Either way, a successful content strategy for most B2C companies focuses on building awareness with new customers, and helping them understand how the products and services your company sells can fit into their daily lives.
How is a B2C content strategy different?
Since most B2C content strategies focus on building awareness, that means creating content that focuses on the customer. In fact, when you are creating content to gain the awareness of customers, that content should focus almost entirely on the customer. Content that focuses on the customer is interesting and more relatable to the customer. This helps gain the customer’s attention, and that encourages them to learn more about your company.
It’s important to note that when you are creating content to build awareness, do NOT sell to the customer. Selling to a customer who is unaware of what your company sells, is a complete disconnect for the customer. So the content strategy is to gain the awareness of the customer, help them understand how your products fit into their lives, then once they are interested, you can create content that sells. Most companies want to create content that sells to the customer as soon as they enter the sales funnel, instead of selling to them at the bottom of the funnel, when the customer is interested in buying.
Another element of your content strategy that’s particularly important for a B2C company is to focus on storytelling. You want to create content that paints a story for the customer, where the customer can either see themselves as the main character, or they can see themselves playing a key role in the story’s development.
A classic example of creating compelling storytelling with content came from B2C brand Whole Foods in 2018. Whole Foods deleted all its Instagram posts, unfollowed everyone it was following, then posted a blank image. This immediately led to speculation over what had happened to Whole Foods’ Instagram feed. People believed that Whole Foods’ IG account had been hacked. Then, slowly, the brand began to follow a few celebrities who in some way had an attachment to the letter ‘B’ or the word Bee.
Finally, Whole Foods posted this update on Instagram:
The brand was using storytelling in its content to raise awareness of what would happen if there were no more honey bees. Whole Foods showed us some of the delicious foods we all love, that would no longer be available without pollination from honey bees. It was compelling storytelling that raised awareness of an issue that was relevant to the Whole Foods brand. In the process, it helped people understand how all parts of nature are related, and to also appreciate the quality of the foods that Whole Foods sells.
What if my content strategy isn’t working?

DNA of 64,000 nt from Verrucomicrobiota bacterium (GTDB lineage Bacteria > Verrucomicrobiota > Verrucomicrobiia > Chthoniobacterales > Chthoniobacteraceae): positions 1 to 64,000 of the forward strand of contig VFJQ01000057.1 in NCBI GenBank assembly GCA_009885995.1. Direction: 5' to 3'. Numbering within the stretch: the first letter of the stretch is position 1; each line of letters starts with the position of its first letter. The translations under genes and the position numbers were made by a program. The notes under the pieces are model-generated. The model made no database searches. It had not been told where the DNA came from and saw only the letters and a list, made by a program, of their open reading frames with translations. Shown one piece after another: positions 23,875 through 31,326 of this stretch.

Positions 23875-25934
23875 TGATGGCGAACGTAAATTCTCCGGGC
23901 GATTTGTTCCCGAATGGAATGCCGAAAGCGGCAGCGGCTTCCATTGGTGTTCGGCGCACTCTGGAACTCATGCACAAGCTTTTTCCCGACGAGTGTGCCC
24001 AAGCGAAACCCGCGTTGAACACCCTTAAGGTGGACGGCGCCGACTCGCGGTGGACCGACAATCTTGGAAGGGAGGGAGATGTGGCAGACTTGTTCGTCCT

There will come a time in the life of every content strategy when you ask ‘What’s going on here?” For whatever reason, you aren’t seeing the results you want or need from your content strategy.
At this point, you need to back up and reassess. There’s some basic questions you should ask:
- Have we set realistic goals for our content strategy? For instance, expecting a 50% increase in sales attributable to your content strategy after 3 months may not be realistic.
- Have we adequately defined who our target audience is? Saying you are targeting adults age 18-55 is probably too broad. Creating a buyer persona for your content can help focus your efforts. More on this in a minute.
- Have we set the proper KPIs for our content strategy? There’s an old business saying ‘What gets measured, gets managed”. You want to measure metrics associated with the desired outcomes for your content. For instance, if you are using content to drive awareness, then measure metrics that would signal an increase in awareness. Such as traffic to your content channels, engagement with your content, and an increase in UGC.
It’s a good idea to audit your content strategy at least once every 12 months. Review the previous year’s content performance, and see how well you met your content goals. If necessary, you can adjust your strategy and implement new goals and desired outcomes. You should always think of your content strategy as something that’s malleable, there’s nothing wrong with changing or adapting your content strategy. This is to be expected, as your customers and how they interact and consume content changes.
The value of a buyer persona
One of the most overlooked areas of content creation are buyer personas. A buyer persona is an abstract representation of your ideal customer. Why is a buyer persona so important? Think of buyer personas as a snapshot of the daily life of your ideal customer. Buyer personas help your content teams get a better sense of the person they are creating content for.
Here’s a sample buyer persona I created for a customer called ‘Sarah’:
If you need more help, I’ve written a detailed article on how to create buyer personas for your content strategy.
So there’s your framework for creating, developing and managing a content strategy for your B2C company. If you have more questions about creating a content strategy, please fill out the form below!